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In this classic work of spiritual guidance, the founder of the Rochester Zen Center presents a comprehensive overview of Zen Buddhism. Exploring the three pillars of Zen—teaching, practice, and enlightenment—Roshi Philip Kapleau, the man who founded one of the oldest and most influential Zen centers in the United States, presents a personal account of his own experiences as a student and teacher, and in so doing gives readers invaluable advice on how to develop their own practices. Revised and updated, this 35th anniversary edition features new illustrations and photographs, as well as a new afterword by Sensei Bodhin Kjolhede, who succeeded Kapleau as spiritual director of the Rochester Zen Center. A moving, eye-opening work, The Three Pillars of Zen is the definitive introduction to the history and discipline of Zen.
The Western reader is introduced to the basic teaching, practices, and religious character of Zen Buddhism, in a beautiful new edition of the classic introduction to and overview of Zen history and discipline. Reprint. 12,500 first printing.
"In the beginner’s mind there are many possibilities, but in the expert’s there are few." So begins this most beloved of all American Zen books. Seldom has such a small handful of words provided a teaching as rich as has this famous opening line. In a single stroke, the simple sentence cuts through the pervasive tendency students have of getting so close to Zen as to completely miss what it’s all about. An instant teaching on the first page. And that’s just the beginning. In the forty years since its original publication, Zen Mind, Beginner’s Mind has become one of the great modern Zen classics, much beloved, much reread, and much recommended as the best first book to read on Zen. Suzuki Roshi presents the basics—from the details of posture and breathing in zazen to the perception of nonduality—in a way that is not only remarkably clear, but that also resonates with the joy of insight from the first to the last page. It’s a book to come back to time and time again as an inspiration to practice, and it is now available to a new generation of seekers in this fortieth anniversary edition, with a new afterword by Shunryu Suzuki’s biographer, David Chadwick.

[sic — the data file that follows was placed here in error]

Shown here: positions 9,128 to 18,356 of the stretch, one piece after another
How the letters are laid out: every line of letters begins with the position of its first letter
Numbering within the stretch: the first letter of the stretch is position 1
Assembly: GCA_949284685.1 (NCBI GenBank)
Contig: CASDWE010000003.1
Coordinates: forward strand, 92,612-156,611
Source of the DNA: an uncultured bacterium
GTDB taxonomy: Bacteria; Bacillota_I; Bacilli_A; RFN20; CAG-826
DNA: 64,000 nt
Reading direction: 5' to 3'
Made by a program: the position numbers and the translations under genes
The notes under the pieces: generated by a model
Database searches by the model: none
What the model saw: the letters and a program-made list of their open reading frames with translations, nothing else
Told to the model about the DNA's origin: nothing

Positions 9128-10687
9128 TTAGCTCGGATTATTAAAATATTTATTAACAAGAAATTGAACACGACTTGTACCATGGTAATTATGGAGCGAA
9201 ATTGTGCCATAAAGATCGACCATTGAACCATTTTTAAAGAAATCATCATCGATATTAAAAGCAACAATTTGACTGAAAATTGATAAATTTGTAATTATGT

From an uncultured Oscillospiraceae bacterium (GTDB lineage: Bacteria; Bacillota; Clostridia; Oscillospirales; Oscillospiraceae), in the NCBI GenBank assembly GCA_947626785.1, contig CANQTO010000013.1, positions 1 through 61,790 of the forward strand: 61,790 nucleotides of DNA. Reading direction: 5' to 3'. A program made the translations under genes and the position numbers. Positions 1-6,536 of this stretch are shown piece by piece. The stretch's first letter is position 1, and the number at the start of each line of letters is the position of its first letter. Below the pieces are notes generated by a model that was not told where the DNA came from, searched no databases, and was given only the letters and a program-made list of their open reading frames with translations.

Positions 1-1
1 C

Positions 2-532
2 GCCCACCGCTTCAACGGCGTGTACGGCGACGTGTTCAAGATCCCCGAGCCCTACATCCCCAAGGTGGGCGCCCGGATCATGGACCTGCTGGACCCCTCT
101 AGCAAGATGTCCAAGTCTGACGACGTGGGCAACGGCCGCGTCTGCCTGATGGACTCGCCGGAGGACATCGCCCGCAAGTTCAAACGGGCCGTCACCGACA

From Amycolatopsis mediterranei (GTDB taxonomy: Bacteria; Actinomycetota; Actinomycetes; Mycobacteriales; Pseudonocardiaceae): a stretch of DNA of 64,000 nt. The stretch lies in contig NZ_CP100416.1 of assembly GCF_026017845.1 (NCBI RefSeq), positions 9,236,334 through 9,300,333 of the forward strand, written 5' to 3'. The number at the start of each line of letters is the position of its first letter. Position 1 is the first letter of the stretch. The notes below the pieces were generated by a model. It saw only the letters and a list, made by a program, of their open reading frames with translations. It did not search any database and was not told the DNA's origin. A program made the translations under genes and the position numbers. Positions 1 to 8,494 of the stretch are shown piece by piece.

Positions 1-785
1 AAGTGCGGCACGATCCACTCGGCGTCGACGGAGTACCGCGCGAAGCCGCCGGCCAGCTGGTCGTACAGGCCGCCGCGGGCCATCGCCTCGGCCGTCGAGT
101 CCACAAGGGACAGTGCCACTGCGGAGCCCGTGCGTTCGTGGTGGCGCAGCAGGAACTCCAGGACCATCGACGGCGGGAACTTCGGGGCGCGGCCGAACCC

Relating the principles of Zen Buddhism into everyday American life, the author addresses such common concerns as sex, power, health, personal fulfillment, and death and dying.
In this companion volume to The Three Pillars of Zen, Kapleau establishes guidelines for Western practitioners of Zen Buddhism, offering appealing, simple answers to the questions Westerners most often ask. Among the topics discussed in this informative, user-friendly book: "Transcendental Meditation: Who Transcends What?", "Can I Practice Zen and Be a Good Jew (or Catholic)?", "Reading About Enlightenment Is Like Scratching an Itchy Foot Through Your Shoe," and "Meditation Is an Escape--What Are You Doing to Help Society?" Kapleau's eloquence, humor, and authority make this an indispensible handbook for understanding Zen in the Western world.
There is a fine art to presenting complex ideas with simplicity and insight, in a manner that both guides and inspires. In Taking the Path of Zen Robert Aitken presents the practice, lifestyle, rationale, and ideology of Zen Buddhism with remarkable clarity. The foundation of Zen is the practice of zazen, or mediation, and Aitken Roshi insists that everything flows from the center. He discusses correct breathing, posture, routine, teacher-student relations, and koan study, as well as common problems and milestones encountered in the process. Throughout the book the author returns to zazen, offering further advice and more advanced techniques. The orientation extends to various religious attitudes and includes detailed discussions of the Three Treasures and the Ten Precepts of Zen Buddhism. Taking the Path of Zen will serve as orientation and guide for anyone who is drawn to the ways of Zen, from the simply curious to the serious Zen student.

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